For readers who find all this too bardolotrous, critique also found a place too at the conference in Jem Bloomfield’s presentation, in which he shared some of the argument of his recent book, Words of Power: Reading Shakespeare and the Bible (Lutterworth, 2016). It is astonishing how frequently biblical critics use Shakespeare to add weight and authority to arguments about biblical canonicity and of exegesis, while there is a corresponding employment of the modes of source, textual and redaction criticism in Shakespeare scholarship.

You can see from these brief descriptions that we had a lively conference. What is impossible to convey is the register and temper of the event. There was a wonderful attentiveness in the audience, with well-worn copies of Shakespeare ubiquitous, and a thoughtful, engaged response, which challenged the speakers. It was a unique occasion in which we all, speakers and audience worked intensively, as we used Shakespeare to think with and to pray through. And still, four hundred years on, he challenges us, questions our assumptions about God and the world we inhabit, and what it means to be human.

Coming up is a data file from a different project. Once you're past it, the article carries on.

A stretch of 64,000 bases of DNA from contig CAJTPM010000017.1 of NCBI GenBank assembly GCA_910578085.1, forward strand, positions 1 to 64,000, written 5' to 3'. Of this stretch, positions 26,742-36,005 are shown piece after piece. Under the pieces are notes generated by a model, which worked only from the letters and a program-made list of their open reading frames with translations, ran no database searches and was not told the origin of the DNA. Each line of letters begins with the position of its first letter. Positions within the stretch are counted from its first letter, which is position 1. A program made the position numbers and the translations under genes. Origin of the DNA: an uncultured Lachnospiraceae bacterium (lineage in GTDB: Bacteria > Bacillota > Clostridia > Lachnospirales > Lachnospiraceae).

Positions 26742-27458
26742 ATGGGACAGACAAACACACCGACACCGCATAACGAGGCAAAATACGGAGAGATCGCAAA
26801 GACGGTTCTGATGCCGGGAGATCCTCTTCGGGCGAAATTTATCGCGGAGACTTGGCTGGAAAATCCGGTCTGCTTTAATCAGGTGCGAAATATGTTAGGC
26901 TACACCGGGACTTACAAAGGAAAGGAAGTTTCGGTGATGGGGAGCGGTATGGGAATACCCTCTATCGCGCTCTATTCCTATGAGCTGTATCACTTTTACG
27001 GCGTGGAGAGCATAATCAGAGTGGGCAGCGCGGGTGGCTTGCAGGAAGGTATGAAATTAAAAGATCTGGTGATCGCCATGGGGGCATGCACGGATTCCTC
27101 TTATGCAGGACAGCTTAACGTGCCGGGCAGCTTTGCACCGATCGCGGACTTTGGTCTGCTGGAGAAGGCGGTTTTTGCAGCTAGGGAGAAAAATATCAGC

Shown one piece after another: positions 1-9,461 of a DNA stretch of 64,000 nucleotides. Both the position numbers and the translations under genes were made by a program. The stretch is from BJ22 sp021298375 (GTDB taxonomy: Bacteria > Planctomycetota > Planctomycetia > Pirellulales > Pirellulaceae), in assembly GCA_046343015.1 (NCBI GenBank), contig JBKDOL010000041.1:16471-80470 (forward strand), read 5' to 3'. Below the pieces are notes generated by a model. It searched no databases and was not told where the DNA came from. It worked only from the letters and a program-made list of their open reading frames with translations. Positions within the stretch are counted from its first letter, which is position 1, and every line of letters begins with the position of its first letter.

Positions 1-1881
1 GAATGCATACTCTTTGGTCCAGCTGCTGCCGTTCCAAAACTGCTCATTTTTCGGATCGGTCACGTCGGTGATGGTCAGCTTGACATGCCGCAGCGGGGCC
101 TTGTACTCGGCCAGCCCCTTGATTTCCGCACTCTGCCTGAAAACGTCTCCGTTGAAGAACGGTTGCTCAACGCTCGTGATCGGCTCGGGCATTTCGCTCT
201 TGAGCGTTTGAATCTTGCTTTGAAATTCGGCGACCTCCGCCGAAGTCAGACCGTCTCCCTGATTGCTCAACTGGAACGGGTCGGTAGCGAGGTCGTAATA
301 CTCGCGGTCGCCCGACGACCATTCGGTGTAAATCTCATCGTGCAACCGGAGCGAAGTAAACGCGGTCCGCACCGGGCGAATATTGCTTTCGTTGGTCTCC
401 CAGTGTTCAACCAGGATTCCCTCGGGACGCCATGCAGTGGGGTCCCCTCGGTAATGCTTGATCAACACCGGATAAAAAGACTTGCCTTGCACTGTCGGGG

Whatever Shakespeare’s own faith may have been, there is no doubt that, as Alycia puts it, ‘his words are in God’s heart’ for there is no question of the centrality of mercy, forgiveness and reconciliation in his work, which take us into the heart of God himself.


Alison Milbank is Associate Professor of Theology and Literature at the University of Nottingham.